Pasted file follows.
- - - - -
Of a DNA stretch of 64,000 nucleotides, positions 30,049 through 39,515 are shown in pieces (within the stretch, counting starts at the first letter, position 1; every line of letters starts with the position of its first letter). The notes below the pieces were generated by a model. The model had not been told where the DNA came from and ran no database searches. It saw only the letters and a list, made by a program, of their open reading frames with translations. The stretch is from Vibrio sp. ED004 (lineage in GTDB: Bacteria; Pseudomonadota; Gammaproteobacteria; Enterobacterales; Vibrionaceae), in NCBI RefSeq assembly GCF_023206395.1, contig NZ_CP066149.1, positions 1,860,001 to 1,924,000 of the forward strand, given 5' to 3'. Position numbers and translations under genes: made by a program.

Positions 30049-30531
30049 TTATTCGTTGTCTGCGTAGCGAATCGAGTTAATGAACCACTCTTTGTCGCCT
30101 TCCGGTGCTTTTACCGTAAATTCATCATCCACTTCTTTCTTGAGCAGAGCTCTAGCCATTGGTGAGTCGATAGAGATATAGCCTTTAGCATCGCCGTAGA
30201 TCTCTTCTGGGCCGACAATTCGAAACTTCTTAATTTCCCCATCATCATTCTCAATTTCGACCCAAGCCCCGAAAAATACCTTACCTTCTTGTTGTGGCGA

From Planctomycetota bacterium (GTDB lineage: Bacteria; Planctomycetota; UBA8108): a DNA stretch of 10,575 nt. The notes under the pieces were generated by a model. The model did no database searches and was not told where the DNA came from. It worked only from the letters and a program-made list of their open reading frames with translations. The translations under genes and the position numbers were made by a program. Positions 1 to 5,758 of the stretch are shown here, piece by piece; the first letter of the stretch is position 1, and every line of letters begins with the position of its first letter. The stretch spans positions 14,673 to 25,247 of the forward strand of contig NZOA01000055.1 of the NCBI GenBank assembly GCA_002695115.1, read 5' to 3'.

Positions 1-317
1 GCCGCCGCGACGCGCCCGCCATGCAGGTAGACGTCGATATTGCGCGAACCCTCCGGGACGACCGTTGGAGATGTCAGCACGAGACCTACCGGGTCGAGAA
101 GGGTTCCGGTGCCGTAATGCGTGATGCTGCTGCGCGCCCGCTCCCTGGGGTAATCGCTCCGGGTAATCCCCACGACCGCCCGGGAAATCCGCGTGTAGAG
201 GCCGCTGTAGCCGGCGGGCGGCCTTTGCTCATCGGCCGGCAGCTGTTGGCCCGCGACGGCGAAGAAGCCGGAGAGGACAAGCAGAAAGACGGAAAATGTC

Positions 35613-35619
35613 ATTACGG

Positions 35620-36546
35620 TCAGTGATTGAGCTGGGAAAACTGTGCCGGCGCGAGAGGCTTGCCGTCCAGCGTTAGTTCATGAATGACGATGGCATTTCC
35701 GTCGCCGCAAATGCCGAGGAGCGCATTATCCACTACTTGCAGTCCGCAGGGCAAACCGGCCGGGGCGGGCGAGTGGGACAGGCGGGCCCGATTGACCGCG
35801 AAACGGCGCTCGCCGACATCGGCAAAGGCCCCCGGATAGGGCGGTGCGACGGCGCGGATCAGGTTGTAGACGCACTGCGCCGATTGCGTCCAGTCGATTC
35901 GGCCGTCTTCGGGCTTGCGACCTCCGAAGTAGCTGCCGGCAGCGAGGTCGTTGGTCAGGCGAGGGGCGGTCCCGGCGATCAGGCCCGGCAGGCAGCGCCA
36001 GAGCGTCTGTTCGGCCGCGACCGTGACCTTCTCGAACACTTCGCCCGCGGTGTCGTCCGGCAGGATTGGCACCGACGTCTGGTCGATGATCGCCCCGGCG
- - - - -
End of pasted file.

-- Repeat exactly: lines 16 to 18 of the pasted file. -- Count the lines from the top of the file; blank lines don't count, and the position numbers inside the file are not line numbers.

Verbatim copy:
35801 AAACGGCGCTCGCCGACATCGGCAAAGGCCCCCGGATAGGGCGGTGCGACGGCGCGGATCAGGTTGTAGACGCACTGCGCCGATTGCGTCCAGTCGATTC
35901 GGCCGTCTTCGGGCTTGCGACCTCCGAAGTAGCTGCCGGCAGCGAGGTCGTTGGTCAGGCGAGGGGCGGTCCCGGCGATCAGGCCCGGCAGGCAGCGCCA
36001 GAGCGTCTGTTCGGCCGCGACCGTGACCTTCTCGAACACTTCGCCCGCGGTGTCGTCCGGCAGGATTGGCACCGACGTCTGGTCGATGATCGCCCCGGCG